Well, this has been quite a morning. I haven’t been able to keep up with the news, because we
Of course, we lost power again.
Then I remembered the drain by the basement door tended to get backed up. Sure enough, water was seeping in. I raced upstairs, grabbed some towels, raced back down, threw them on the floor, then raced outside to check the drain. It wasn’t blocked with leaves or stopped up with dirt. The rain just came down so hard and fast that it couldn’t keep up.
I came back inside, soaked from the knees down, went upstairs to change, and called Pepco.
I got the recording, which said they were assessing the damage. There was no estimate on restoration, but Pepco tweets that restoration for some customers will take multiple days.
When I come downstairs, Parker reminds me that this is the fourth power outage we’ve had in maybe a month’s time.
Did I mention Parker was a real trooper, and entertained himself playing while Daddy ran around like a wet madman?
But back to Pepco. I’m beginning to wonder about them.
Rate hikes? Stimulus funds? So, why no power?
Plus, there’s this letter to Pepco From Montgomery County Executive Isaiah Legget.
Here’s the text I find interesting.
On Sunday, July 25 at approximately 3:20 p.m. a line of severe thunderstorms passed through the Baltimore/Washington region. As a result of those storms, over 219,000 of PEPCO’;s 302,000 customers in Montgomery County lost power.
While I understand the size of the storm was considerable and the damage extensive, I am at a loss to explain to County residents and business owners why PEPCO took so long to mobilize sufficient contractors to assist in restoring service to its many customers, some of whom, as of today, still have no service.
I assumed that PEPCO, like the County, has pre-established mutual aid agreements with regional utilities and independent contractors whose resources can be mobilized quickly in situations such as what we are experiencing. I also expected a significant increase in resources to have been mobilized sooner instead of hearing that they were just arriving Tuesday, nearly two full days after the storm hit and the extensive damage was clear to you.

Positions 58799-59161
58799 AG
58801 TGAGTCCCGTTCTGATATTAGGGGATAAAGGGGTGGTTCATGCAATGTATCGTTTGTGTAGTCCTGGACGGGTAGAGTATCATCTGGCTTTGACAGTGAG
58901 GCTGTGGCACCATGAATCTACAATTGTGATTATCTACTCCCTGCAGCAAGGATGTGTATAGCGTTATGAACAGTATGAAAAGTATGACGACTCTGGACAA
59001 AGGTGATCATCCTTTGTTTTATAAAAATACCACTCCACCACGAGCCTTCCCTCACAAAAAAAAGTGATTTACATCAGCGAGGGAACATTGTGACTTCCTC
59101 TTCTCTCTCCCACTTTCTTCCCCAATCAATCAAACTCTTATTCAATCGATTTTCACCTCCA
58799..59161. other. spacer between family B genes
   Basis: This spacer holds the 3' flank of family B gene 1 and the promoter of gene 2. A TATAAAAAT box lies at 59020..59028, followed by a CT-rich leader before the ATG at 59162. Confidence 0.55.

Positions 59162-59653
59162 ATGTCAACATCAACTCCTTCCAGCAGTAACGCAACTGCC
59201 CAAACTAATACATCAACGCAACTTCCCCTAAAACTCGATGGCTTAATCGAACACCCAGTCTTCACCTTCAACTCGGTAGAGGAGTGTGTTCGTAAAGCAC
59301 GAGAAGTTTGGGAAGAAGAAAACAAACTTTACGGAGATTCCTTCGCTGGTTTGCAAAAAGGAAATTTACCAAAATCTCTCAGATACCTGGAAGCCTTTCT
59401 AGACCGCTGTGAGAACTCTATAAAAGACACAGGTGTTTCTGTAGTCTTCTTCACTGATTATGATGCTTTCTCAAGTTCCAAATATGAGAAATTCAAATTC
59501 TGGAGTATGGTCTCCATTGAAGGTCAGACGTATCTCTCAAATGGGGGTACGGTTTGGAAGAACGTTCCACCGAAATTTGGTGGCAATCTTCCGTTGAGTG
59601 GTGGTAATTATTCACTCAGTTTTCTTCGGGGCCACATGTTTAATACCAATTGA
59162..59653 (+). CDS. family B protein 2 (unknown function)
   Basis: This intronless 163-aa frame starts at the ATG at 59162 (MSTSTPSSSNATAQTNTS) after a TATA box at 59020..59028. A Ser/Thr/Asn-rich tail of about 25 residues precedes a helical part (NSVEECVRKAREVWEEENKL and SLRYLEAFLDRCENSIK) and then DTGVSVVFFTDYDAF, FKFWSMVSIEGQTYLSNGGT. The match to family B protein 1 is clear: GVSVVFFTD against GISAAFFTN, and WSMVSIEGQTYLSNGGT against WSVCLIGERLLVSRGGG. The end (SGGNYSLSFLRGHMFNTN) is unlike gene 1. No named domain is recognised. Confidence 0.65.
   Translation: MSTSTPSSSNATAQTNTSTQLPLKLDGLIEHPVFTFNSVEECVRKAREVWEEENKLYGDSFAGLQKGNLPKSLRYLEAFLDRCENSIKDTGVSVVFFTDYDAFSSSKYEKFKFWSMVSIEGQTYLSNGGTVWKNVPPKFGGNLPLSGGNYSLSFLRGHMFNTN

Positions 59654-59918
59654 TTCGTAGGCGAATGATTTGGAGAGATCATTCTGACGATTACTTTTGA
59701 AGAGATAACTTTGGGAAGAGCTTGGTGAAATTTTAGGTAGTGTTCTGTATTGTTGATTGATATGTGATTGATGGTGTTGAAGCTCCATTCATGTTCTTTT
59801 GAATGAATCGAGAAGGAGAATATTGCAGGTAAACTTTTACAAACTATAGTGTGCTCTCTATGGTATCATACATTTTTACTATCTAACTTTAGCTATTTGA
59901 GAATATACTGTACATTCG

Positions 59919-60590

Further, there is little acceptable explanation why current conditions exist for PEPCO, and not for utilities servicing adjacent jurisdictions. The storms that we experienced on Sunday were region-wide and BG&E and Allegheny Power have had nowhere near the outages being experienced in the PEPCO service area (see enclosed map).
This causes me to draw a number of conclusions:
1. PEPCO’;s preventive maintenance and tree trimming / tree damage cleanup programs need review and revision;
2. PEPCO’;s contracting and operational procedures and practices for bringing additional resources to bear in emergency situations need reconsideration;
3. PEPCO was unable to communicate useful and accurate information in a timely way to customers; and
4. Practices regarding coordinating activities with the County under these kinds of emergencies need improvement.
Montgomery County will continue to cooperate in whatever way necessary to coordinate with PEPCO’;s efforts. Still, Montgomery County is not in the business of distributing electrical power. That is PEPCO’;s responsibility – and County residents and businesses deserve much better and more reliable service than we are receiving. Many of our residents have suffered great inconvenience and sometimes life-threatening problems due to the extended outages. Meanwhile, many of our businesses have suffered significant losses at a time when they can ill afford to. The unreliability of your service must be addressed.
Given the experience of the February winter storms and this most recent emergency, I am sure there are "best practices" available from which PEPCO can benefit. I look forward to reviewing your post-incident analysis and how you plan to make system improvements and changes to your operating practices to improve system reliability.
Plainly put, the status quo is unacceptable.
Here’s the coverage map in question.
The red area is us. Pepco customers. The green is, well, everybody else.
So what gives, Pepco?
Why did I have to spend half my day getting to work, mainly because traffic lights weren’t working and thus bus schedules went haywire. (How long will I spend getting home this evening?)
After waiting 20 minutes for bus that Metro consistently said was 30 minutes away, and after getting the wrong information from a Metro customer service agent who told me a bus was arriving at 9:16 (the scheduled time, which means he looked at a schedule and parroted it back, as if he’d no idea that a storm had knocked us back to the Bronze Age, instead of just telling me he didn’t know) Parker and I walked four blocks to another bus stop, hopped on the metro, and walked four block to his day camp.
(Parker’s day camp was open and hand power, giving him a far more fun option than going to work with me or sitting at home.)
Three hours after I usually get to work. I arrived at my desk.